When they are not, measures are in place for the correct disposal of these plastics. But it doesn’t mean engineers are excluded from plastic-free movements.
Engineers can play a big role in ensuring the plastic circular economy is correctly deployed globally.
With systems and processes, engineers can start by calculating all aspects of production.
That includes knowing how much CO2 is released into the atmosphere as a result of manufacturing, if there are better solutions for a product that doesn’t rely heavily on plastic, they can consider energy use, effective water management and also sit behind tools that calculate sustainability, systems that consider the environmental impact of materials and also estimate the life-cycle of products.
The paper Engineering Plastics: Market Analysis and Recycling Methods make the distinction that engineering plastics are usually used for high-performance applications and have qualities like heat resistance, chemical resistance, flame retardance, or mechanical strength. This means these plastics are more effective and not produced in high-volume like commodity plastics.
Commodity plastics have weak mechanical qualities and are almost always made from Polyethylene (PE), Polypropylene (PP), Polystyrene (PS), or Polyvinyl chloride (PVC).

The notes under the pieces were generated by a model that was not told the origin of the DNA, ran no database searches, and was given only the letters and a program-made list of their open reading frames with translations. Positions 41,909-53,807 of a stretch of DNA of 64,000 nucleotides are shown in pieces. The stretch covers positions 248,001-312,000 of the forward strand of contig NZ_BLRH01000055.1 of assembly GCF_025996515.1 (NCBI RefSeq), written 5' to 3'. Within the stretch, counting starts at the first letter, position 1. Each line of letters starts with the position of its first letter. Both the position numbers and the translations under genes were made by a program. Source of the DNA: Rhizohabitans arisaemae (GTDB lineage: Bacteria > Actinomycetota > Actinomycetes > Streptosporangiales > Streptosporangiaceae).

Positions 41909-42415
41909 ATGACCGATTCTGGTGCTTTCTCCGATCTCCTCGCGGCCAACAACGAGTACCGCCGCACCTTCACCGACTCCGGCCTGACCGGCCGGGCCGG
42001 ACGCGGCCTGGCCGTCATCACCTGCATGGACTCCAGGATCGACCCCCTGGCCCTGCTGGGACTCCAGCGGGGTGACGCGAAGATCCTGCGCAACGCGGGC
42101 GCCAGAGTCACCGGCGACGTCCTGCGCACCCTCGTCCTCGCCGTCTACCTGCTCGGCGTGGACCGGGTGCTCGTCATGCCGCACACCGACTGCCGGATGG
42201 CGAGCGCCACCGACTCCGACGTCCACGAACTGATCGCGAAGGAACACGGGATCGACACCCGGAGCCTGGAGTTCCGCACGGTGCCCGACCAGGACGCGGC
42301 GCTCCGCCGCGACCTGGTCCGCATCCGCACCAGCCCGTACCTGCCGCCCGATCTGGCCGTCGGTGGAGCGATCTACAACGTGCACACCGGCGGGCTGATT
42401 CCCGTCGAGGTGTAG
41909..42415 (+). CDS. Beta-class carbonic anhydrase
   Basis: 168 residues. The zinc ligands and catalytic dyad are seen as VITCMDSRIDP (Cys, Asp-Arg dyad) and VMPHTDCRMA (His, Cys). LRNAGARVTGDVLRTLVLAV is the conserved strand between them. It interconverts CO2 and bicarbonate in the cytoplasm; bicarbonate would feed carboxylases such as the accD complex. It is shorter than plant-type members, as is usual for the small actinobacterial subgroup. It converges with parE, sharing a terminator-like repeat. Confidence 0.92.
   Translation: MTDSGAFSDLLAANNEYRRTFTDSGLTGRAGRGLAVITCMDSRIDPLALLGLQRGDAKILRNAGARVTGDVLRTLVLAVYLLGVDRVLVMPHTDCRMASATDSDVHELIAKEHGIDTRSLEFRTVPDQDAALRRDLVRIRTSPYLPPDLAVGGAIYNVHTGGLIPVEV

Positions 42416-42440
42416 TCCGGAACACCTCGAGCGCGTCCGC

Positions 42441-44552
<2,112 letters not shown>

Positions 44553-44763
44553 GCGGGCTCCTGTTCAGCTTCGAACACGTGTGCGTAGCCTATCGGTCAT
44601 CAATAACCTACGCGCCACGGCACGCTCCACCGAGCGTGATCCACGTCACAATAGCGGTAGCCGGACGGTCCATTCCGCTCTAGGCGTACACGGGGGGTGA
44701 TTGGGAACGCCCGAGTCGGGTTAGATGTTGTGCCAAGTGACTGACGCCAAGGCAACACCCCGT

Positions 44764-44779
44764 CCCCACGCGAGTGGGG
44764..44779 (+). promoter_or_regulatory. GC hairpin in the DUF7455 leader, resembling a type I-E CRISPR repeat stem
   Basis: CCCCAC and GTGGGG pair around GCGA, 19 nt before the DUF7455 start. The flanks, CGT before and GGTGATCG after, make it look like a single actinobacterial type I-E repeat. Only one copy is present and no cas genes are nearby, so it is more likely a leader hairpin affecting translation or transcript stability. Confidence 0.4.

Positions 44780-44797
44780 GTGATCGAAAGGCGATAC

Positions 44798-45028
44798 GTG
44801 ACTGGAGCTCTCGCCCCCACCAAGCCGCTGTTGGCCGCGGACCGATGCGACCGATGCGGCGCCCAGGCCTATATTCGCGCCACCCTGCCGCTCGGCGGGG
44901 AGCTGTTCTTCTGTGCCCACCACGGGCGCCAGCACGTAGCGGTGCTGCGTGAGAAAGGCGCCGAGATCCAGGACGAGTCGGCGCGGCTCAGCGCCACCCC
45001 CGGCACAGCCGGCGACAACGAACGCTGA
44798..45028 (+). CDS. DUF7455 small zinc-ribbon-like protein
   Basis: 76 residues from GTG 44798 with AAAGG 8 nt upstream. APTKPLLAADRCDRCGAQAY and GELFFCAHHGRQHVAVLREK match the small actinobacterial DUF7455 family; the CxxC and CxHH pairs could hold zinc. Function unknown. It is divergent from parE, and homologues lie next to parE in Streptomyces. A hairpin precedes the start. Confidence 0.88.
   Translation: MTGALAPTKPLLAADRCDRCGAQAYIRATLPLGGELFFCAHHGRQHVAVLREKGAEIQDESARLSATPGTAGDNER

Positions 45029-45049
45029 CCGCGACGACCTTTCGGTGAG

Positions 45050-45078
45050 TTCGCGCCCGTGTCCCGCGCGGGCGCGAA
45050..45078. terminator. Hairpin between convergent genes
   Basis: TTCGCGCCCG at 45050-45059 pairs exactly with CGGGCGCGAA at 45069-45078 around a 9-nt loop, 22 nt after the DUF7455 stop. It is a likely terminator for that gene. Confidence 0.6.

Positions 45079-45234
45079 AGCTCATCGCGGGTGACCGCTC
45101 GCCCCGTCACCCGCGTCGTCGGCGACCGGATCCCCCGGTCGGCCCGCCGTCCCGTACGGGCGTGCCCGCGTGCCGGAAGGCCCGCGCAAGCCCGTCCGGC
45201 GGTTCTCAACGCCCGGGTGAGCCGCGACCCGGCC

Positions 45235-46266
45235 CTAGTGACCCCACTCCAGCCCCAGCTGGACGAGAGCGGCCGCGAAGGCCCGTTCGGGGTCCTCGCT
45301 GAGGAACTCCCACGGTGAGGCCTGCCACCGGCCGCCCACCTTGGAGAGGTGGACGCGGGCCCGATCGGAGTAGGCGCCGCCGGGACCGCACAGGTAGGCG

The paper mentions that thermoplastics used by engineers have low or no decline in inefficiency when recycled and in Europe, it is estimated that 99% of these plastics are recycled.
However, the paper says that it is of high importance that these plastics are correctly identified for recycling.
The identification of these plastics is often considered difficult because it falls in the class of Waste Electrical & Electronic Equipments (WEEE). For recycling to be done successfully the following needs to be considered:
• There is a wide selection of essential polymers for use.
• There is a broad variety of additives that can be used to alter basic polymer properties.
• There is a broad range of polymer blends or compounds that can be developed to achieve the required properties.
To make the correct identification of engineering plastics, we need to consider their melting behavior, the color of flame/ kind of smoke they produce, and finally the odor of the material.
The recycled plastics from WEEE can, however, be used for the high-end application, or blending it with other plastics.
The conclusion remains that it is relatively more difficult to obtain scrap materials for engineering plastics compared to commodity plastics because many parts of the plastic lifecycle are already in place.
Engineers can however consider their relationship with commodity plastics more effectively, as suggested by Plastic Free July.
Engineering Plastics: Market Analysis and Recycling Methods. Available from: https://www.researchgate.net/publication/349009934_Engineering_Plastics_Market_Analysis_and_Recycling_Methods.